What is "good"? When are you "good"? Consider, that no matter how long you train, there will always be someone who are better and someone who are worse than you at this sport. Let's say you have a goal of reaching the black belt. You train and train for years always with the goal of "getting there". One day, you finally get the belt... and then what? There are still tons of guys out there, who are much better and tons of guys who are much worse.

No matter how long you train, no matter how much you - in your mind - measure your own level up against other students, no matter how much you think about how far the other gym in town has come now compared to you, you will never come to a point where you are "done". It is a natural thing for people to gather in groups (/tribes) and then start to gossip about other groups of same interest with whom they have little or no communication with. I think this is seen more in sports, where those groups eventually will meet in competition and measure themselves up against eachother. In real life, some or all of those people in the other group could have been your best friends if you have just met them in another way than as competitors within your own interest group. Does it really matter how "good" they are? Does it really matter how "good" you are? Does it make sense to not be best possible friends with people who share the same interest as you?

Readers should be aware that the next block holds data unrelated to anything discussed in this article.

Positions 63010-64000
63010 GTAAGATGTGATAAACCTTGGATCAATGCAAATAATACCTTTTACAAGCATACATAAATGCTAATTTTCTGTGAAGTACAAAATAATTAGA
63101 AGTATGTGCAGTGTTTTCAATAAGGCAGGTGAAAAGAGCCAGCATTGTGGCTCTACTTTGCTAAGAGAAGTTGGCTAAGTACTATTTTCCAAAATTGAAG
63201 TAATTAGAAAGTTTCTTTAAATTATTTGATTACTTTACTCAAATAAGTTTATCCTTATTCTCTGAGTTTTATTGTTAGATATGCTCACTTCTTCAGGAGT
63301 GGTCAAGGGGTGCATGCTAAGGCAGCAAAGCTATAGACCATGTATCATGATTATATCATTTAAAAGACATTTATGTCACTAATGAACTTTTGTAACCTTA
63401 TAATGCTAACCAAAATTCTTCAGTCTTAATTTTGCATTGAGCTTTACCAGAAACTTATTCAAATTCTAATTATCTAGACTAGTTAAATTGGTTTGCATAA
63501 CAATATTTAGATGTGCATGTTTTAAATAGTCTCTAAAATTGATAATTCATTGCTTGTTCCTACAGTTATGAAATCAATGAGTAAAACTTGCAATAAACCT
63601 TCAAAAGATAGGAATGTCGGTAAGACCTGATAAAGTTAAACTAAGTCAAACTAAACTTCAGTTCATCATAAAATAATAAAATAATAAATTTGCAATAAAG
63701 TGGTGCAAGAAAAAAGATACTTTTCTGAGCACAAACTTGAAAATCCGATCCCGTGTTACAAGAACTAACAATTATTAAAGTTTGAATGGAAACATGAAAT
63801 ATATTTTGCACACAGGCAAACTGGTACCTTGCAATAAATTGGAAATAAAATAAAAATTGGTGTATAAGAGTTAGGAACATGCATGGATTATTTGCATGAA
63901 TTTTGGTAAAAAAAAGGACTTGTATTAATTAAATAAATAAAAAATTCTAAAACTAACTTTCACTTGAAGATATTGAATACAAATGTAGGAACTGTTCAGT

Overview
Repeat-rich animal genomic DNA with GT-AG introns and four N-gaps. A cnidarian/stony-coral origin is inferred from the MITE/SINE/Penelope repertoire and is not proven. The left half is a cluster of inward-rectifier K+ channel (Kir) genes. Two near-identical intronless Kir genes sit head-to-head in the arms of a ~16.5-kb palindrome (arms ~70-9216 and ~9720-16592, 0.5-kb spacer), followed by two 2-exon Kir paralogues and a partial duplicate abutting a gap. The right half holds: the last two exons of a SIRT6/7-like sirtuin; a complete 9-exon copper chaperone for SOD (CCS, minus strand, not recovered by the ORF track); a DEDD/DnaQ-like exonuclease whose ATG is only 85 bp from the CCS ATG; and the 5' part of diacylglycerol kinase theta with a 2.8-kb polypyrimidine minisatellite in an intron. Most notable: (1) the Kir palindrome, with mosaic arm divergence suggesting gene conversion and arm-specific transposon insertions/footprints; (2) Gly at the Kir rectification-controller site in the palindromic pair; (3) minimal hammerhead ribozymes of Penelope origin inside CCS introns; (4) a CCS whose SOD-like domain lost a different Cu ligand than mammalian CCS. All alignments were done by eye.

The point is, that you can never "get there" and then you are "done". So if you always focus on getting to a certain point in your training where you are "good" (measuring yourself against others), then you might forget the most important thing of it all - enjoying the process.